By Dave Wischnowsky–
Dasher and Dancer. Cookies and Milk. Mistle and Toe.
And … NBA and Basketball?
There are some things that just go together on Christmas. Then there are some things that don’t – well, at least not if you ask Phil Jackson and LeBron James.
This week, the Lakers coach and the Miami Heat star created a stir in pro basketball circles when they griped to the media about their teams having to shoot hoops on Christmas Day.
“It’s like Christian holidays don’t mean anything to (the NBA) anymore,” said Jackson, who noted that the league has a whopping five games slated for Christmas this year. “You just go out and play and entertain (on) TV. It’s really weird.”
Meanwhile, James, whose Heat square off with the Lakers this afternoon, added: “It’s definitely one of those days that you wish you could wake up in the morning with the kids and open up presents.”
Well, there’s no doubt about that. But, you know, not everyone is getting paid $14.5 million a year to do their job, as LeBron James is. And with such a hefty paycheck a guy should expect to make a few sacrifices, including perhaps hitting the office on the holidays.
The same goes for Jackson, who could have retired at any time during the past few years in order to spend the holidays however he wants. But, since he’s instead decided keep coaching – and hauling in his own huge salary – the former Bulls coach really shouldn’t complain so much.
Because, it isn’t “weird” at all that NBA players are expected to “go out and play and entertain (on) TV,” as Jackson said. Heck, entertainment is the entire point of the league – and that might go doubly so for holidays. After all, the NBA has been playing games on Christmas since 1947. It’s as much of a Yuletide tradition as eggnog and “It’s a Wonderful Life.”
Now, I do think that having five NBA games on Christmas is overkill. Two or three are more than enough. But, Jackson also shouldn’t be so melodramatic when he says that NBA games on Christmas infringe on Christianity. They don’t. And claiming they do really smacks of tackiness.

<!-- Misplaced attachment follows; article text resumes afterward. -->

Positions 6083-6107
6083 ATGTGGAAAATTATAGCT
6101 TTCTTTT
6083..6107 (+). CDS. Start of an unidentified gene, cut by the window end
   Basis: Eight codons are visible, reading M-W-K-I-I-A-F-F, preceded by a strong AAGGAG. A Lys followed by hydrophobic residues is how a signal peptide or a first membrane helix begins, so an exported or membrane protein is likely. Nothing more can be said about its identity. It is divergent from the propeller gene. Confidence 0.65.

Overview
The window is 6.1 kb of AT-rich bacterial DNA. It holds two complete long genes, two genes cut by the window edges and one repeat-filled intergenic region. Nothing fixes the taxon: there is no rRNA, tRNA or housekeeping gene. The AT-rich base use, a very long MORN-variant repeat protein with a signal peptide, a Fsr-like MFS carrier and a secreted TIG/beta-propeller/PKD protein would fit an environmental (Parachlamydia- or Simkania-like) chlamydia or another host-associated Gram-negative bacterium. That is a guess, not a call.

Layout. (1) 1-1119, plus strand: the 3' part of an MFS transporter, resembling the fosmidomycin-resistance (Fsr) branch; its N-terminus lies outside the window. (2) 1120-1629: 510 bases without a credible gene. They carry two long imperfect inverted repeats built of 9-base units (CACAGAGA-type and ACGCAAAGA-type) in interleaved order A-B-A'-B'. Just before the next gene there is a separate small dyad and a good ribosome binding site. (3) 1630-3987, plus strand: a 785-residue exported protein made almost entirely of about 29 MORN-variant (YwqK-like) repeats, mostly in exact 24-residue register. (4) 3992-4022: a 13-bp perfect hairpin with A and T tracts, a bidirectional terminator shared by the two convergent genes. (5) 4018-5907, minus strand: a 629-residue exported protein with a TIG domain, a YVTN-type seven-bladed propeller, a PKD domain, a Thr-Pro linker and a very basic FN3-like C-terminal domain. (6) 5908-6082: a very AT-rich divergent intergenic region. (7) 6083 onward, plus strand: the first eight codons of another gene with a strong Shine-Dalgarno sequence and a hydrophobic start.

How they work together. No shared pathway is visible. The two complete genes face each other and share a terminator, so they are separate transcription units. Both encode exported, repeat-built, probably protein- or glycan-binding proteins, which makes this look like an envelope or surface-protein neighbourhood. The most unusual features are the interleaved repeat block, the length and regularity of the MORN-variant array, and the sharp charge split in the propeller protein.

Like many other Christian families, my own attended church on Christmas Eve. NBA players and employees could most certainly do the same.
On Christmas Day, my family will be spending time with just each other – and some of it will no doubt include watching NBA basketball. In fact, many of my fondest holiday memories from my youth include sitting with my dad and brother while we watched Michael Jordan and the Bulls play on Christmas Day.
While I don’t like how Jackson played the religion card this week to complain about Christmas games, I don’t blame him for airing a complaint. Since 1999, Jackson’s Lakers have played on every Christmas, and that’s simpy ridiculous. The NBA needs to cut the team – and the “Zen Master” – a holiday break.
But Jackson, as burned-out as he might be, also needs to respect that Christmas Day basketball is “for the fans,” as the Bulls’ Carlos Boozer pointed out this week.
“I think it’s an honor and a privilege to be playing,” added Bulls coach Tom Thibodeau, whose team kicks off the NBA’s holiday slate today vs. the Knicks. “I know it’s tough on the away team, particularly the players who have kids. But that’s all part of it.”
That it is.
So, let’s have a Christmas ball and leave the complaints for another day.
Do you agree with Dave? Post your comments below.
If nothing else, Dave Wischnowsky is an Illinois boy. Raised in Bourbonnais, educated at the University of Illinois and bred on sports in the Land of Lincoln, he now resides on Chicago’s North Side, just blocks from Wrigley Field. Formerly a reporter and blogger for the Chicago Tribune, Dave currently writes a syndicated column, The Wisch List, which you can check out via his blog at http://www.wischlist.com.